Senzatela, 22, unexpectedly made the season-opening rotation and had a 2.86 ERA through his first seven starts. But inexperience and the demands of the Major League season led to some rough times, and convinced the Rockies to reduce his workload.
Since late June, seven of his 10 appearance have been in relief. He has used the time to regain the life on his fastball -- a pitch that, when he's effective, he can place to all four quadrants of the strike zone. Between appearances, Senzatela has improved his secondary pitches so he's not reliant on the fastball.
"I feel that if I go back to starting, I'll have three other pitches -- not just the fastball," Senzatela said after striking out two in two spotless innings to end Thursday's 10-4 loss to the Braves. "I'm going to try four pitches. But, really, I'm just going to try to get people out."
In the 10 games with a lighter workload, Senzatela has a 3.86 ERA with 26 strikeouts and 12 walks. According to Statcast™, he's using the fastball slightly less, 72.8 percent as opposed to 75 percent in his first 15 games, all starts. The velocity of the fastball is up slightly from 94.1 percent in his first 15 games to 94.8 percent since then.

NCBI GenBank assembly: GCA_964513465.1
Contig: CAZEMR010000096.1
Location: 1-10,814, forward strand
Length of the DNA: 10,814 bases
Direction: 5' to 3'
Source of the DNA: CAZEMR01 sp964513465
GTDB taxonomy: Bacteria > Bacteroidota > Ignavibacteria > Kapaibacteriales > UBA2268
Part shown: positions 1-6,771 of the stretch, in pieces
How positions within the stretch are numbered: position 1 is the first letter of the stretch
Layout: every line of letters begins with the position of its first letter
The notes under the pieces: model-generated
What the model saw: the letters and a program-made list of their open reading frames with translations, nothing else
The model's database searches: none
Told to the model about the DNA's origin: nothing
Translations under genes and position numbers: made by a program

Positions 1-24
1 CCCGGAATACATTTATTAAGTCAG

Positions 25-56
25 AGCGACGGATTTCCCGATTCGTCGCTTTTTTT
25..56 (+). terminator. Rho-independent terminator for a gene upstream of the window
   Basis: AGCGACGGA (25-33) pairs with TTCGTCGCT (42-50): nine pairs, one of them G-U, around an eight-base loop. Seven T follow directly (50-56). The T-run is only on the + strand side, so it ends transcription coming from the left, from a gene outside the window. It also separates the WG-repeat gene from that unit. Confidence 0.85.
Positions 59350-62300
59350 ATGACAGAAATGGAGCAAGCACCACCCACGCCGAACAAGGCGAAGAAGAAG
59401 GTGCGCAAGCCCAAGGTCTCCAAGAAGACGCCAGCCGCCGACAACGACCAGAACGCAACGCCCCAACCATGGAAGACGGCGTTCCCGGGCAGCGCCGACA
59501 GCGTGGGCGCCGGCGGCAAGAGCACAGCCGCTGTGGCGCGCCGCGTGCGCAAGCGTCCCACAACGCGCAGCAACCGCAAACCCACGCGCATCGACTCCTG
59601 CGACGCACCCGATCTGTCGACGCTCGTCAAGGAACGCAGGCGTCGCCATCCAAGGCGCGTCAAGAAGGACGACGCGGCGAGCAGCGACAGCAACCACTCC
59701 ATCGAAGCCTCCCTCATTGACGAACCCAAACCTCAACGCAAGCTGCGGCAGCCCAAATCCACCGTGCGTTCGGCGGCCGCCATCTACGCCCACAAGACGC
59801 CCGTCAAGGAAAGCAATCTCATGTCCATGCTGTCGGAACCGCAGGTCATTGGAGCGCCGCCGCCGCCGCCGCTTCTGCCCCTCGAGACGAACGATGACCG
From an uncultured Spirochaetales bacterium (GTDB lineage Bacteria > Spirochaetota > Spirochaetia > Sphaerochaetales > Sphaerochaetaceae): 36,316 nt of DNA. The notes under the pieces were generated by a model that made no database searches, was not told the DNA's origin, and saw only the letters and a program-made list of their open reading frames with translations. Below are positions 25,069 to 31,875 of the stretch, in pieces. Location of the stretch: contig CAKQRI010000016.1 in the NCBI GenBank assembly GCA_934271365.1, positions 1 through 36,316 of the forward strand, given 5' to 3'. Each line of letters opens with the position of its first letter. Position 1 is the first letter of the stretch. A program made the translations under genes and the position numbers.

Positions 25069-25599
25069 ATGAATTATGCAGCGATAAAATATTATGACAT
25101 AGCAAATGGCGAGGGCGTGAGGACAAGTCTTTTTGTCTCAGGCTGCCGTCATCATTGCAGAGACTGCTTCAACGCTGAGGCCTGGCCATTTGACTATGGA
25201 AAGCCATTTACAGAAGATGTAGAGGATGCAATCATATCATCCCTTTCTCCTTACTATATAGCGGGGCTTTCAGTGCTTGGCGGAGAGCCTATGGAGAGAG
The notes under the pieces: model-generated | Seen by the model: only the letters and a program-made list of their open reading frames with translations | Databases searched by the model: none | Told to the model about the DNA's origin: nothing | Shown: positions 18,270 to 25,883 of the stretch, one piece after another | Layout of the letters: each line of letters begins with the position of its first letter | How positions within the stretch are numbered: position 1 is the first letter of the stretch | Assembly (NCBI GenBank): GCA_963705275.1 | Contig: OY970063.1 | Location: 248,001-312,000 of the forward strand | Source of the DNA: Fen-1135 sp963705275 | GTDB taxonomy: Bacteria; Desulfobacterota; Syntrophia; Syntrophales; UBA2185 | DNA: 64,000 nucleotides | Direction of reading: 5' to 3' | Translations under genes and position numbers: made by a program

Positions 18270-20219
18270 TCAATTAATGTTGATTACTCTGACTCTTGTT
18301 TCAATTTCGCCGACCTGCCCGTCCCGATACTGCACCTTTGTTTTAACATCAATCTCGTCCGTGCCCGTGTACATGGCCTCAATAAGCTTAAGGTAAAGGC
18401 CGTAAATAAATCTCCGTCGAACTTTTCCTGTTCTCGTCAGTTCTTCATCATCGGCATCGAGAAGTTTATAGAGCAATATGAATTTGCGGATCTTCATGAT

Senzatela is also serious about mixing his pitches. During the last 10 games, the Rockies have Senzatela having worked in the slider 19 percent of the time, the curveball 6 percent and the changeup 2 percent. He stayed off the curve Thursday, but had an effective changeup.
In five games this month, including a five-inning start at Cleveland, he has a 2.57 ERA, 14 strikeouts and four walks in 14 innings. A couple of keys to the five-game success has been positive counts -- he has been behind just 34.1 percent of the time, and hitters swing and miss at 21.7 percent of breaking pitches (up from 13.7 percent before).
For a pitcher whose highest experience level before this year was 34 2/3 innings at Double-A Hartford last season, Senzatela has crammed in a lot of learning. Now comes time to put it to use for a club battling for the playoffs.
"I've been impressed with so much that 'Senza' has done," Rockies pitching coach Steve Foster said. "Controlling the strike zone, controlling the count, he controls the running game, he controls the tempo of the game.
"He has all these controls. When you can control your emotions as a young person, you're able to utilize the things that you've been taught."